Scientists create the exotic ices of Pluto

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Tom writes, "Scientists at Northern Arizona U. use a home-made machine to create 'exotic ices.' They're simulating the surface of Pluto to help explain data and pictures sent to Earth by the New Horizons spacecraft." Read the rest

What's it like in space? Astronauts answer in new book

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Ariel Waldman, creator of Spacehack, has just published a delightful book titled "What's It Like in Space? Stories from Astronauts Who'Ve Been There?" Illustrated by Brian Standeford, it's a fun collection of astronaut anecdotes on everything from sneezing and farting in zero gravity to weird frights and the necessity of Sriracha in space. Here's an excerpt:

While performing a spacewalk is an exciting experience, it is also a very serious operation that is meticulously scripted for astronauts. The only time astronauts might get a chance to look around at where they are is when there’s a glitch in equipment and they get a few spare minutes while someone makes a repair. Astronaut Chris Hadfield found an opportunity to look around during one of his spacewalks:

“The contrast of your body and your mind inside . . . essentially a one-person spaceship, which is your space suit, where you’re holding on for dear life to the shuttle or the station with one hand, and you are inexplicably in between what is just a pouring glory of the world roaring by, silently next to you—just the kaleidoscope of it, it takes up your whole mind. It’s like the most beautiful thing you’ve ever seen just screaming at you on the right side, and when you look left, it’s the whole bottomless black of the universe and it goes in all directions. It’s like a huge yawning endlessness on your left side and you’re in between those two things and trying to rationalize it to yourself and trying to get some work done.”

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Google Autocomplete interview with astronauts who are in space

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From our friend Joe Sabia, a wonderful video his team created with WIRED:

NASA astronauts Tim Kopra and Jeff Williams and European Space Agency astronaut Tim Peake are currently living on board the International Space station and answer the internet’s most searched questions in the latest installment of WIRED’s Google Auto Complete Interview.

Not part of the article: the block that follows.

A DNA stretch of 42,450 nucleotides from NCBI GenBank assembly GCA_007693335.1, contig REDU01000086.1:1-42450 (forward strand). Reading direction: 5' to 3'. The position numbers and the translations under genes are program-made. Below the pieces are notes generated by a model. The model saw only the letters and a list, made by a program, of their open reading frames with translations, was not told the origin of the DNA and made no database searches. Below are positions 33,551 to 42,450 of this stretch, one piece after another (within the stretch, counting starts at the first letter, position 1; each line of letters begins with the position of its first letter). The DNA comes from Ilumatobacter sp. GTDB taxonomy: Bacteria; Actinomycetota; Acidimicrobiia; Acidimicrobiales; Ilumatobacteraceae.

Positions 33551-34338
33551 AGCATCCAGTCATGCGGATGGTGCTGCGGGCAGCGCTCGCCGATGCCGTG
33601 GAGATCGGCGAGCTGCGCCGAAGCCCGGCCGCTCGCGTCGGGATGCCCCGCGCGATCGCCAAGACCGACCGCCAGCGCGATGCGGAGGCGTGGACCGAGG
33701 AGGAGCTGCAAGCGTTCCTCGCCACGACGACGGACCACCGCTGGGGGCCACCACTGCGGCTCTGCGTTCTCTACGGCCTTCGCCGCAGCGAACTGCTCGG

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Animated interview with Carl Sagan about extraterrestrial life, Hollywood, and God

"A literal reading of the Bible simply is a mistake; I mean it’s just wrong," Sagan told Studs Terkel in 1985. (Blank on Blank)

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Something just struck Jupiter, and two amateur astronomers captured it on video

665 million km away from Earth something hit Jupiter (arrow). 3 moons L-R, Europa, Ganymede, Io.
Two amateur astronomers in different countries captured space images that astronomers say depicts an amazing cosmic event: something basically crashing into the planet Jupiter.

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Watch it live, 5:30am ET: Cygnus Supply Craft Rendezvous With Space Station

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“A new shipment of science, spacewalk gear and crew supplies is on its way to the International Space Station,” NASA says. Astronauts on the International Space Station will grapple an arriving Cygnus supply spacecraft this morning, with coverage starting at 5:30 a.m. EDT (0930 GMT).

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Tiny satellite that spews out tinier sensors onto moon's surface

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In the late 2020s, NASA plans to send a probe to Jupiter's moon Europa to determine if there's oceanic life beneath its crust. Before then, Draper Laboratory hopes that its novel sensor system of CubeSats, satellites smaller than a shoebox, and postage-stamp size sensors, called ChipSats, could be the basis of a complementary $10 million mission to inform the big 2020 effort, expected to cost $2 billion. Draper's idea is that CubeSats could be delivered to Europa's orbit to identify areas on the moon with the thinnest ice. As data comes in about what's below, the CubeSats would then dump hundreds of the tiny ChipSats onto the moon's surface. Those ChipSats would then identify the best location for the later NASA probe to penetrate the surface. (Insert requisite "2010: Odyssey Two" reference here.) From Draper Laboratory, developers of the system:

Initial indications suggest that (ChipSats') small size and lack of moving parts may make them highly capable of surviving impact on a planetary surface without any dedicated protection system, (Draper researcher Brett) Streetman said. The low cost of ChipSats would enable scientists to use a large batch, reducing the consequences of losing some upon impact, he said.

Additionally, this capability could provide a quick-response solution for researchers who study events on Earth that are difficult to predict, and thus difficult to reach quickly with personnel and in-situ sensors, such as volcanic eruptions and algae blooms, said John West, who leads advanced concepts and technology development in Draper’s space systems group.